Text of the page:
Redefine your first weeks of Spanish class, and beyond!


 

How to use input-rich videos for structuring simple activities in Spanish class 


This week I decided to change things up a bit. This was my second week of classes, and I wanted to immerse my students as much as possible to the wonderful world of language. One of the limitations we may have in doing that in the lower-levels, is the lack of vocabulary and familiarity with Spanish. That's where this amazing Spanish video resource came in!

In keeping with my theme: Spanish Spanish from the very first day (check out these posts on "quick win" Spanish usage and cultural immersion), we took a plunged, and they loved it! Although the featured video is purely authentic, the words flashing across the screen, and the enthusiastic people from all walks of the Spanish-speaking world, made it culturally rich, and down-right enjoyable. I got a lot of mileage out of this video. Check out these free resource by clicking the link below:

Authentic Spanish Video Free Resource

You may also want to check out: 5 ways to get students talking from day 1!

This post will feature two activities that I have created around the use of basic level 1 Spanish. I struggled with teaching the first month of Spanish so I am really digging deep to make the experience as much as enjoyable as intellectually stimulating. The activities are designed to give students exposure to a wide range of simplified input that ties into the cultures of Latin America.


Los Saludos en Español


I found this great video about greetings and leave-takings in Spanish (Spanish in a Flash produced it). In this video, they interview a host of Spanish-speakers from different parts of Latin America. These people share what a typical greeting is like in their country. They are authentic, animated and of course natural in their sharing. The activity for this resource features a short reading with vocabulary, pictures of the speakers, and multiple-choice options based on their responses. We had a very good discussion, on why there are so many greetings (which are addressed in the one-page guidance notes, and in the short reading).

This video is very chévere because it:
  • Features people from all over
  • Has a wide range of diversity and races from Latin America
  • Is dialectically rich.
*I learned some new one from La República Dominicana. ¿Qué es lo que?


How am I using this resource?
  • My students will watch the video once without notes (Give them a chance to take it all in)
  • I asked them to share "observaciones." Most shared that there were may different ways to say "hi" or "how are you doing."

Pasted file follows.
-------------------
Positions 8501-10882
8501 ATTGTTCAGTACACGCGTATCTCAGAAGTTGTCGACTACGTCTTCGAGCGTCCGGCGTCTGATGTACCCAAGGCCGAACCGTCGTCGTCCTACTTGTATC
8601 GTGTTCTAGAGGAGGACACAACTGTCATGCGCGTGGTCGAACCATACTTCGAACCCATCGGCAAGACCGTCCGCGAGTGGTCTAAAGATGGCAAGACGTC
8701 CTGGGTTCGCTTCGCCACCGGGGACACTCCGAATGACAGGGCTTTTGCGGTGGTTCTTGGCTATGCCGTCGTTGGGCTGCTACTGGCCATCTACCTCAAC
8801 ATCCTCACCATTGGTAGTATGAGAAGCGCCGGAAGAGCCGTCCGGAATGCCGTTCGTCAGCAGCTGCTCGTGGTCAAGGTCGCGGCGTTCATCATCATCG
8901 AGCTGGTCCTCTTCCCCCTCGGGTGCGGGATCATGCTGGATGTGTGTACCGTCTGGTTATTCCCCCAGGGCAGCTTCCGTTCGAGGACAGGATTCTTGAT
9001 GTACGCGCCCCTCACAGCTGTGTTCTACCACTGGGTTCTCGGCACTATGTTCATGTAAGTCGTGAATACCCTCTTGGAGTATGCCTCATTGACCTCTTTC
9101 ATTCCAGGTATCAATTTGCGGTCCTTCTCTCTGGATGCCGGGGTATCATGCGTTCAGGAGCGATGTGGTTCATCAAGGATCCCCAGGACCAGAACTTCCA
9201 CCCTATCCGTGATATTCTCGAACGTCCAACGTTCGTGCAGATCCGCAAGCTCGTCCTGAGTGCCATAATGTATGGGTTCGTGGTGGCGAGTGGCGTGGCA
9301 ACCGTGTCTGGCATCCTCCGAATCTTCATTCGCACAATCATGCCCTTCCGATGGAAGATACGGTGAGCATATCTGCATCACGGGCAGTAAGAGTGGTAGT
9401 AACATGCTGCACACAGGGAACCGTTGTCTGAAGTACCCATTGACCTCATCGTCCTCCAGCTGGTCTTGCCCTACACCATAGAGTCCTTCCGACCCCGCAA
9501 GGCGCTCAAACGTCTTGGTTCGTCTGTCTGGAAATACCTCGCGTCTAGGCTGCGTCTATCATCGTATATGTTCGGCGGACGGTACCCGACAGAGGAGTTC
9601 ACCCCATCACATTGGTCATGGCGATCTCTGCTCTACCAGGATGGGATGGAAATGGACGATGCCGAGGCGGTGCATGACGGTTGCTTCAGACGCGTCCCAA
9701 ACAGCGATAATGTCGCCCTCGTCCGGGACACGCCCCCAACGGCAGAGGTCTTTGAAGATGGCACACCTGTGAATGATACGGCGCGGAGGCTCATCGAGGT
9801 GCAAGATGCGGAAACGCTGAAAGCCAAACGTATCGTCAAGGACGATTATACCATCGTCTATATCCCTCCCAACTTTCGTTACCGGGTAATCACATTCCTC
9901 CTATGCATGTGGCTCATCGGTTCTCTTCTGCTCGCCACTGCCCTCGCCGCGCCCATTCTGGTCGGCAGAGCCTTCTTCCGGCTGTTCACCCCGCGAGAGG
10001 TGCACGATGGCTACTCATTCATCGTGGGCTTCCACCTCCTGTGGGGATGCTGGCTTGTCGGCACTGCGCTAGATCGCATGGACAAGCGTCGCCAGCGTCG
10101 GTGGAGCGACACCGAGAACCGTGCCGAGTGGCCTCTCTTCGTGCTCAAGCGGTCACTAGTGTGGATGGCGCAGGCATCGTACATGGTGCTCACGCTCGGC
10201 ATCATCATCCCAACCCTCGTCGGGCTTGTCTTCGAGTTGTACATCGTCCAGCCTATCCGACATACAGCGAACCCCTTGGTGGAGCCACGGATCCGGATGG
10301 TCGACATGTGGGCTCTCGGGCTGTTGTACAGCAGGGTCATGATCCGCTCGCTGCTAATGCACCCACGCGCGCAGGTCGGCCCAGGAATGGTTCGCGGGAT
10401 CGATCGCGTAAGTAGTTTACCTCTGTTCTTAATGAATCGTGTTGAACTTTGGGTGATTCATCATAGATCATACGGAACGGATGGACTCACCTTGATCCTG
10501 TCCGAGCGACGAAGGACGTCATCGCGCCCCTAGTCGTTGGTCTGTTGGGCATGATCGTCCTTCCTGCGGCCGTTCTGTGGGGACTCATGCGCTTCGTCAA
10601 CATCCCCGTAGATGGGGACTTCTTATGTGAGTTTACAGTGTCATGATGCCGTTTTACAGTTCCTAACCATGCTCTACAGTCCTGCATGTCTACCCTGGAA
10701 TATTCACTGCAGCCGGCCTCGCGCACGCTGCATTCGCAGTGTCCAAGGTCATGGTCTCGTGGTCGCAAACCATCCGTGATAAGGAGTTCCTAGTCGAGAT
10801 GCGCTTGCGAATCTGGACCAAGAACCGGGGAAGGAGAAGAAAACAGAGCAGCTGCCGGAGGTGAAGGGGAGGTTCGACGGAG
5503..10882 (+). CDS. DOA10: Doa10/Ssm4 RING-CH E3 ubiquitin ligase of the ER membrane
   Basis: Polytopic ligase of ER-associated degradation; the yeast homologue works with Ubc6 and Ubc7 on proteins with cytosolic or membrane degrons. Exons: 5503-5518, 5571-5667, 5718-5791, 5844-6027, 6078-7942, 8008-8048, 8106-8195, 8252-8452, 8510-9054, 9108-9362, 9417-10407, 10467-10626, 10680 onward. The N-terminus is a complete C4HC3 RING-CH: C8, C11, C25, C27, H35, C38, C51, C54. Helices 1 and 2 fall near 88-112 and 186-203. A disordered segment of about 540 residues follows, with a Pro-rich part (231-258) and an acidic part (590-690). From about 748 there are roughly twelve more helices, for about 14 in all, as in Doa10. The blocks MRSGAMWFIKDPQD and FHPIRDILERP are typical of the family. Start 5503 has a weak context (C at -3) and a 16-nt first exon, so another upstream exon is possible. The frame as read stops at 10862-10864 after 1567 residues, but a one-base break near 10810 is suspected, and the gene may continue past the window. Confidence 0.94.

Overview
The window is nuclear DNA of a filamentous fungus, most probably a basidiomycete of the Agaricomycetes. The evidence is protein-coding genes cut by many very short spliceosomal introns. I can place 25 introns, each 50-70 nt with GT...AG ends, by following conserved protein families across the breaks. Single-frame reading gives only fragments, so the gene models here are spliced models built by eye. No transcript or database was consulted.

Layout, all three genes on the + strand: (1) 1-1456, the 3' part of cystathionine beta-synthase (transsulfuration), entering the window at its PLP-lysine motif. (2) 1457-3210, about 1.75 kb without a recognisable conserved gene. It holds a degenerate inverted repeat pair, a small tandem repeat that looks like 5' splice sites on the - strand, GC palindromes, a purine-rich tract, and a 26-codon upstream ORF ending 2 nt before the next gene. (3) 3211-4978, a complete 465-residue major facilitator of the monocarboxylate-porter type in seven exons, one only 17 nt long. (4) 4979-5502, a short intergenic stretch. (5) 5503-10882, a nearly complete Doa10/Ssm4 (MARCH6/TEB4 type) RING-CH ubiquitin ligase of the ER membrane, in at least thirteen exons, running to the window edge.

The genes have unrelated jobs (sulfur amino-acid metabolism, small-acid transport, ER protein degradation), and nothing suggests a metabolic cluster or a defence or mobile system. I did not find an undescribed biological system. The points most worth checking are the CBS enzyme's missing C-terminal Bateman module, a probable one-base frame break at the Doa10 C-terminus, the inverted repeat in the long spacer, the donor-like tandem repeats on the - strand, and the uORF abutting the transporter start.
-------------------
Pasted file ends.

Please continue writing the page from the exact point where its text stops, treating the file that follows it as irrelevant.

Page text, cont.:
• I engaged them in a conversation as to why that is, and then gave them examples of how we say "hi" in the US.
  • Ask students what greetings did they hear, where w
  • They watched a second time and third time, connecting the people with the greetings.
  • Click on Video
  • Download activity here.
Extension activity:
*First, I had students choose three of the greetings and go around class to greet three students. They was energetic and fun!
*Second, I had them create a dialogue (very basic) introducing themselves to other classmates. This was not memorized, and it was a lot of fun! Students added their own rejoinders (Spanish 1!), and they got a chance to introduce their classmates. Most importantly, they included some of these authentic expressions!



My journey this year to redefine the beginning of the year. If you have any suggestions or activity, please comment below and add your website.

¿Quién eres tú?

This year, I am bent on redefining how I teach the first few weeks. I was very inspired by Spanish Mama's blog in her first two weeks of teaching Spanish. She mentioned how she was developing and formulated a new philosophy of teaching; something that I am journeying on as well.

I admit that I have not been as motivated in the past to teach the basic tenets of Spanish because I am super passionate about teaching my school unit, my sports unit and my problem-based travel to Spain unit. But, I realize the importance of the first few weeks so this year I am committed to giving it some my best and just having fun. Here is one of the activities I came up with the practice the verb Ser.

This activity has four main objectives:
  • Practice the forms of the verb Ser
  • Familiarize students with Spanish speaking people (family of origin)
  • Roleplay
  • Identify Spanish speaking countries
Play by play
  • There are four sets of cards each with 8 people
  • Each student receives a card with the name and picture of a Hispanic person. I limited it to a few professions. You will notice that some people were born here but have family roots in Latin America.
  • Students will study their card for two minutes after which they will get up to introduce themselves as that person.
  • Introduce a friend from their country (using él/ell es/ somos de)

Prior learning 

I am planning on doing this activity the 4th day of class. Prior to this activity, students have interacted with basic greetings and questions such as:



  • Cómo estás 
  • De dónde eres tú
  • Cómo te llamas
The goal here is practice saying where you are from. Since some countries repeat themselves, I have students from similar countries to group and introduce themselves as a group: 
  • Nosotros somos de Panamá 
  • De dónde son ustedes 
  • De dónde son ellos
Download file here.


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